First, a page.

CityBeat recently covered Cincinnati Public School’s (CPS) financial problems and what makes the levy renewal a necessity for the school (“Battered But Not Broken,” issue of Oct. 3). Under the broken state funding system for schools, CPS has to rely on levies to sustain and improve its education program. If CPS doesn’t get this levy renewed, it will be down $51.5 million — or approximately 11 percent of its budget — in 2015. That’s a hard hit to take after a decade of budget cuts at CPS. The school district has already cut about 22 percent of its total staff in the last 10 years and closed down 17 buildings.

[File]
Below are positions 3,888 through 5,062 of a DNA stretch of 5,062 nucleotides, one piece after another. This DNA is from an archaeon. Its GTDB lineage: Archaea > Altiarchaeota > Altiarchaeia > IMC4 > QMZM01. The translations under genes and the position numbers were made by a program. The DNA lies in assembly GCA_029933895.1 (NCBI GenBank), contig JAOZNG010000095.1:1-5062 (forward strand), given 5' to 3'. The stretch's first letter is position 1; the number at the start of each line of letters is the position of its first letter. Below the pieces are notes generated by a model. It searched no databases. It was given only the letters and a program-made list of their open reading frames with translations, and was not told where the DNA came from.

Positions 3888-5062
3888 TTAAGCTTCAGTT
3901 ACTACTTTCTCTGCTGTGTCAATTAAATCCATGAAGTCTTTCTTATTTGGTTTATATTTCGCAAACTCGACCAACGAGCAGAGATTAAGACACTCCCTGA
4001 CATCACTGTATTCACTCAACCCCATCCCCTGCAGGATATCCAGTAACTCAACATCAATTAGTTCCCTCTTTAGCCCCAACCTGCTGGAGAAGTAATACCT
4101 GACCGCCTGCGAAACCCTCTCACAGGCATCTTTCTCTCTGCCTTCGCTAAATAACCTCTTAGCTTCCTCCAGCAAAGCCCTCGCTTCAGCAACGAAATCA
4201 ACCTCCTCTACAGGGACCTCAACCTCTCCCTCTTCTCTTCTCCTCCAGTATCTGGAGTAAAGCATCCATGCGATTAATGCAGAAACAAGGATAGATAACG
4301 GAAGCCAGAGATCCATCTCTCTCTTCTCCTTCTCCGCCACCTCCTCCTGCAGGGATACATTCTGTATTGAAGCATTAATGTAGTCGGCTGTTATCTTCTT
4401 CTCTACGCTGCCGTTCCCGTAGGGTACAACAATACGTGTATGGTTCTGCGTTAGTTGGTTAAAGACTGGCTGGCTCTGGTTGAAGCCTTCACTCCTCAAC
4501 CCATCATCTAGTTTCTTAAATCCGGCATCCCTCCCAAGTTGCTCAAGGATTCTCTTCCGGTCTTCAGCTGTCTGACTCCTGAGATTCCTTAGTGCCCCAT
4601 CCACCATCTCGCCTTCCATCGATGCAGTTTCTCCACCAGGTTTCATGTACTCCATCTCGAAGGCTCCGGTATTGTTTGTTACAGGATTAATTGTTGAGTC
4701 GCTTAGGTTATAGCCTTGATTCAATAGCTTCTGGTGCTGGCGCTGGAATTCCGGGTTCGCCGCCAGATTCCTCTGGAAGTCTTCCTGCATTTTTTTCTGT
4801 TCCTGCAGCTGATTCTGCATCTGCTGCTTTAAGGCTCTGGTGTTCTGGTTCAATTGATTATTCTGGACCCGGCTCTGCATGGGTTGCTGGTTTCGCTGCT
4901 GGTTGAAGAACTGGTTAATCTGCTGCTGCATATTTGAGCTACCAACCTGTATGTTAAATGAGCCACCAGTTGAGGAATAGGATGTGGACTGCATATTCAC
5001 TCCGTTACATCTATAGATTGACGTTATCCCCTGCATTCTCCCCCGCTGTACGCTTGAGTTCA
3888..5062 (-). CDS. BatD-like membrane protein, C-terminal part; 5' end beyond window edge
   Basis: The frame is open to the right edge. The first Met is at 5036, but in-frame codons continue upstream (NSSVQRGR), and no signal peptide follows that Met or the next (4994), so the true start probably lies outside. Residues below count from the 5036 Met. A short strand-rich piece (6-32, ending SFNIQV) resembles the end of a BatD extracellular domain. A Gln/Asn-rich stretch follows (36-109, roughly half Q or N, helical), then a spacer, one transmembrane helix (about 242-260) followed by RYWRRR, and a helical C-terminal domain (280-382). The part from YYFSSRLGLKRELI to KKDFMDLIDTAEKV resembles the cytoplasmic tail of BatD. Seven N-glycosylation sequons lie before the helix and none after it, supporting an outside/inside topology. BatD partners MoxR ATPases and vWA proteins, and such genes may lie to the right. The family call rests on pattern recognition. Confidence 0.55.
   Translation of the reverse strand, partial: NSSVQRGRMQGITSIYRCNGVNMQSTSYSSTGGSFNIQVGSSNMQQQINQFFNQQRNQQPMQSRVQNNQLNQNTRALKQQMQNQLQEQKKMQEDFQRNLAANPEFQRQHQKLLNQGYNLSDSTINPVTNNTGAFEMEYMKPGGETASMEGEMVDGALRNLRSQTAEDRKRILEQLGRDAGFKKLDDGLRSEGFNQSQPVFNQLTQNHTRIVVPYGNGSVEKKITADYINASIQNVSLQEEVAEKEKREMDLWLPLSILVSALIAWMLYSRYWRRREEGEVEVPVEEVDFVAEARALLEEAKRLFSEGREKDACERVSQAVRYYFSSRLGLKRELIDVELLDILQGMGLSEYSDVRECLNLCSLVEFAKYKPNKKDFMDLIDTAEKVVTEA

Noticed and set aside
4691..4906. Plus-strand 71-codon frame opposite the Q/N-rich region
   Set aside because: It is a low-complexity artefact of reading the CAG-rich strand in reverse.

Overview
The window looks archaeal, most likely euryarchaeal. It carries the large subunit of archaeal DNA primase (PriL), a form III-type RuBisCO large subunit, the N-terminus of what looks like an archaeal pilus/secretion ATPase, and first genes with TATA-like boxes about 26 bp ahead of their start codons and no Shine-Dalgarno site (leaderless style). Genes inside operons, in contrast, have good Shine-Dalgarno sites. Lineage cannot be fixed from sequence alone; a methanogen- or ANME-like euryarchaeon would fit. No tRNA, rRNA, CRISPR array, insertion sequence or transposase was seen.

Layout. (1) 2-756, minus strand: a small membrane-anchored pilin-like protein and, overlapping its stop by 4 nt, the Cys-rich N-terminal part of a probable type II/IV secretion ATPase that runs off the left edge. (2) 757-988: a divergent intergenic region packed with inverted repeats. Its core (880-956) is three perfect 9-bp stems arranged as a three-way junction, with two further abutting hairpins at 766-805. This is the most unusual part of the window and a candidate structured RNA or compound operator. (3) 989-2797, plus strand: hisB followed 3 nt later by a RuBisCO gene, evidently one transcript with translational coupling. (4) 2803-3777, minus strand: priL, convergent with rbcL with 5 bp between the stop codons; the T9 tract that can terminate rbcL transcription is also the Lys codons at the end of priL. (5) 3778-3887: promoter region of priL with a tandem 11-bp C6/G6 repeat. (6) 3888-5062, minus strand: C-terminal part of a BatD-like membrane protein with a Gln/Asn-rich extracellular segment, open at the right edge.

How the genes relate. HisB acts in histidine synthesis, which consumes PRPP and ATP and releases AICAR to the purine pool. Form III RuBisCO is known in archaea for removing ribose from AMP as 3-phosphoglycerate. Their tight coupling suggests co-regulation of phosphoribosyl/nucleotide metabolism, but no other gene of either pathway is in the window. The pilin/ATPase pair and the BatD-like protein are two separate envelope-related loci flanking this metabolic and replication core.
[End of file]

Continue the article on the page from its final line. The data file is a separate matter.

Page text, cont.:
It shouldn’t have to do more.
One criticism brought by the levy’s opponents is that the levy, which expires in 2015, is being brought to voters a full year too soon, which makes it harder to evaluate whether CPS deserves the continued funding. But the school has already made drastic cuts, and it claims education will be impacted if the levy is not approved. Holding CPS accountable by worsening the education of children is senseless. Plus, passing the levy early gives the school district breathing room to worry more about improving education and less about budgets.
To be clear, Issue 42 does not raise taxes. It simply maintains the status quo. All it does is provide a little financial stability for a school district that has been plagued by local, state and federal budget cuts and a recession that greatly reduced property tax revenues.